Humans have been making unsanctioned art for thousands of years. Even as they were commissioned to make fancy temple statues and beautiful textiles, they were carving graffiti in the public baths and making stealth installations. Art, as they say, is gonna art, and it’s gonna art wherever it wants, however it wants, depending on the preferences of the individual artist. Some people work with the media they have, others prefer less structured media and environments, some enjoy the thrill of creating art in an illicit space where art is not, strictly speaking, allowed, defying not just the law in a technical sense but also social expectations.
Visit any city and you can see street art on display — graffiti, elaborate stencils, murals, installations. Some is carefully cultivated and put forward with the approval of the city, as for example Cupid’s Span in San Francisco, the massive statue along the Embarcadero. Or the numerous murals that cities pay for and maintain, the sidewalk art, the fountains, the other assorted works of public art. And many are quite beautiful, not just adding grace and joy to the city, but also creating art that’s accessible for everyone. You don’t need to pay a fee to view it, you don’t need to wait for a museum to open, you can just go visit it any time you feel like. You can touch it, you can picnic beneath it, you can talk to people about it, you can take pictures of it. It’s tactile and very emergent and real, creating a space that invites people to engage directly with it.
This same kind of accessibility is also true of unsanctioned street art, though, whether it be a canny installation, a billboard modification, a rogue mural, graffiti, stenciling, postering, stickering, wall art, or any number of other things. Street art often involves the creative reuse of abandoned media and substrates, sometimes because artists can’t afford anything else, sometimes because they like working in those media — thus the popularity of graffiti. Spray paint is relatively inexpensive, but the level of artistry and skill required to produce massive works is considerable. Far from being a nuisance, it’s a striking example of artistic focus and creativity.
Some kinds of public art are valued more than others, though. The sanitized official versions are considered acceptable, and while people may debate their attractiveness — I’ve seen some truly hideous corporate and public art in my day — they’re allowed to occupy public space on the grounds that someone said they’re allowed to be there. When works are not put forth with official blessing, however, they’re undesirable unless they meet specific aesthetic grounds, and even then, there’s an expectation that they should be tameable — as for example when people cut murals out of walls and move them into art galleries, taking them away from the public and into the private eye, removing that sense of immediacy and context by taking them out of their situation and sometimes selling them for rather a lot of money.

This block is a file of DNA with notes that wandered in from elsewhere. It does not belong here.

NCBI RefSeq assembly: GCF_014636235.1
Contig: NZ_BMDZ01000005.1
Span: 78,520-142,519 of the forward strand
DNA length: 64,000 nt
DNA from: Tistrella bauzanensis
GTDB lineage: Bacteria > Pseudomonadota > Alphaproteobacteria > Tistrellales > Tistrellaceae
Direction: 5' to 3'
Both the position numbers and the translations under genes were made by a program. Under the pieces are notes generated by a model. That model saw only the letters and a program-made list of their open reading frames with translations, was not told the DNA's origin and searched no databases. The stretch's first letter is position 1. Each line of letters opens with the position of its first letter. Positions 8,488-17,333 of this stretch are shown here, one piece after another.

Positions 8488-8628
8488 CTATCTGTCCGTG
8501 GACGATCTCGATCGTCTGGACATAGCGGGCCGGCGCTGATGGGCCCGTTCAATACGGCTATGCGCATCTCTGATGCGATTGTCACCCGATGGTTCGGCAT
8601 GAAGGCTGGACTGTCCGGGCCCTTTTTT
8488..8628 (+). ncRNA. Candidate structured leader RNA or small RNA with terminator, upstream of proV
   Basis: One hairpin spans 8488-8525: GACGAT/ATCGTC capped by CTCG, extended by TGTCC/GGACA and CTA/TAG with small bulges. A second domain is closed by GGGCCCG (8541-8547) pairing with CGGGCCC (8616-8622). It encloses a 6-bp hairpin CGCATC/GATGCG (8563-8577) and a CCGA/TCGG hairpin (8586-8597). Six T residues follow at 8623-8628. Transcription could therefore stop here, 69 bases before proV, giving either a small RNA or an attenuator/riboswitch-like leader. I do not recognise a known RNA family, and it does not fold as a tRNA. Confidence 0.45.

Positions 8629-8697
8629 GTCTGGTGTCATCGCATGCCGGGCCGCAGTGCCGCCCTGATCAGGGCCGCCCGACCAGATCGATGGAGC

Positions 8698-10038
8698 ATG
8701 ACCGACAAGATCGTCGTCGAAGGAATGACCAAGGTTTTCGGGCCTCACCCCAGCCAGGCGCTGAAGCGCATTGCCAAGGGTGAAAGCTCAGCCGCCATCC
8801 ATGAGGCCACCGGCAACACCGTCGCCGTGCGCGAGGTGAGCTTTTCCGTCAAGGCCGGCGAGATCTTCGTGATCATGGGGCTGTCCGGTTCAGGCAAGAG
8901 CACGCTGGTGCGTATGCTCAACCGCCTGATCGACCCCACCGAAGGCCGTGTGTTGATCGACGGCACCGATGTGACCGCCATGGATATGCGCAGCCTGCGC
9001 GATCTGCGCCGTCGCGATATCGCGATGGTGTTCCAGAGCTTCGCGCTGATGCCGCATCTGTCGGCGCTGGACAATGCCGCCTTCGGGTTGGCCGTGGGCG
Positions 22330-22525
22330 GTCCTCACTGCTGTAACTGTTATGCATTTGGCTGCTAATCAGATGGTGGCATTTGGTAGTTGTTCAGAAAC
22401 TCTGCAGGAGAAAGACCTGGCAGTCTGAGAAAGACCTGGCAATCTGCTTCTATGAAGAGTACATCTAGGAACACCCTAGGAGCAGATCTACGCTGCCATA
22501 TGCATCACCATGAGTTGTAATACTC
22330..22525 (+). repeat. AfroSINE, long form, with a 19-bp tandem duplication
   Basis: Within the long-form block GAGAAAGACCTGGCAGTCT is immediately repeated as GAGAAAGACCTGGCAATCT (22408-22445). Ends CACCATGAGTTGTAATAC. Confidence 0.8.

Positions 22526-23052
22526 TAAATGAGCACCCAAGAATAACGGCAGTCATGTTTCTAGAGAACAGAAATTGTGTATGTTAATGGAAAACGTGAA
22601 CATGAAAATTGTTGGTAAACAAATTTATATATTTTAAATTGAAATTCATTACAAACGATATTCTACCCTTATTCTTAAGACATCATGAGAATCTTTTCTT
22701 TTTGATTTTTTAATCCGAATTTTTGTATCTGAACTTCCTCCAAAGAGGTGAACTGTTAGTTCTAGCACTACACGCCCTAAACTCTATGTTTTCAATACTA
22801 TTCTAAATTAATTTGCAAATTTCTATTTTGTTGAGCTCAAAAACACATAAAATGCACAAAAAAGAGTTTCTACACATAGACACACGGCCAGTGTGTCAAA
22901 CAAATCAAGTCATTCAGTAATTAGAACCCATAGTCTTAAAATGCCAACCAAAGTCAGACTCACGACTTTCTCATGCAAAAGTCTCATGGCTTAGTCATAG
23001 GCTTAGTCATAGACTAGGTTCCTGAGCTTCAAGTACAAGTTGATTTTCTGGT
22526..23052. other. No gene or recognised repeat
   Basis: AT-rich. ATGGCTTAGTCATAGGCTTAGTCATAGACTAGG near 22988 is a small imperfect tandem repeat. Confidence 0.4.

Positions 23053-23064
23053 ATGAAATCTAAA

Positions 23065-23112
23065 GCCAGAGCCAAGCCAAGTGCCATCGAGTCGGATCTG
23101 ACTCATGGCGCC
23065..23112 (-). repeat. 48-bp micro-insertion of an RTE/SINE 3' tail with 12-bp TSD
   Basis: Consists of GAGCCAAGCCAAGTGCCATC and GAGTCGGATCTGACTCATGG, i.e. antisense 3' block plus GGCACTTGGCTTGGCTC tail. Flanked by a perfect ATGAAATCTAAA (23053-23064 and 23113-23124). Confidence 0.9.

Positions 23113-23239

The fact that street art can only be allowed to exist when it’s the right sort of art, or when it can be brought into a gilded cage, speaks to a society that classifies not just different kinds of art in distinct categories, but also, by extension, the people who consume them. Street and public art are for the people, and while those of all classes can create and consume them, they often speak to the lower and working class experience, exploring issues relevant to their lives in a setting they can actually engage with. Few factory workers have hours that allow them to go to museums, let alone wages that would permit such trips. Exhausted teachers trudging home from another day at an underfunded and overcrowded school can’t detour to check out a new sculpture installation in the botanic garden. These people can, however, see what people have done to brighten up their neighbourhoods, to create a culture, to spur dialogue, to comment back and forth — to walk through the same neighbourhood day after day is to see the art evolve in an ongoing conversation that’s fascinating and wonderful to observe.
Establishment and the authorities, however, view this kind of free form art as very threatening, and their work to suppress it speaks to their contempt of the people who are making and consuming it. When cities paint over walls just because they think graffiti looks ‘ugly,’ they’re destroying works of art and they’re also ruining the fabric of a conversation that may have been running for weeks, months, years — passersby who keep watch on a wall of graffiti will notice that it slowly evolves as people tag and tag back and create new things and people drop in and out of the conversation. This is art, a raw, immediate, visceral, and apparently terrifying art.
What would the world be like if we could just let street art be and allow people to express themselves and participate in their communities at their own means and abilities? Something dire, evidently, given the fervor with which cities aggressively pursue graffiti, billboard modifications, and other works of art, like they’re poisons about to rear up and destroy the urban landscape. Art, though, is for everyone, not just those who can afford it or who can get official blessing. I don’t love every single piece of art on earth, but I acknowledge its right to exist and I’m glad that it does, from soaring works of modern art at museums all over the world to dirty graffiti in Pompeii.
Image: Madrid Street Art, Enric Archivell, Flickr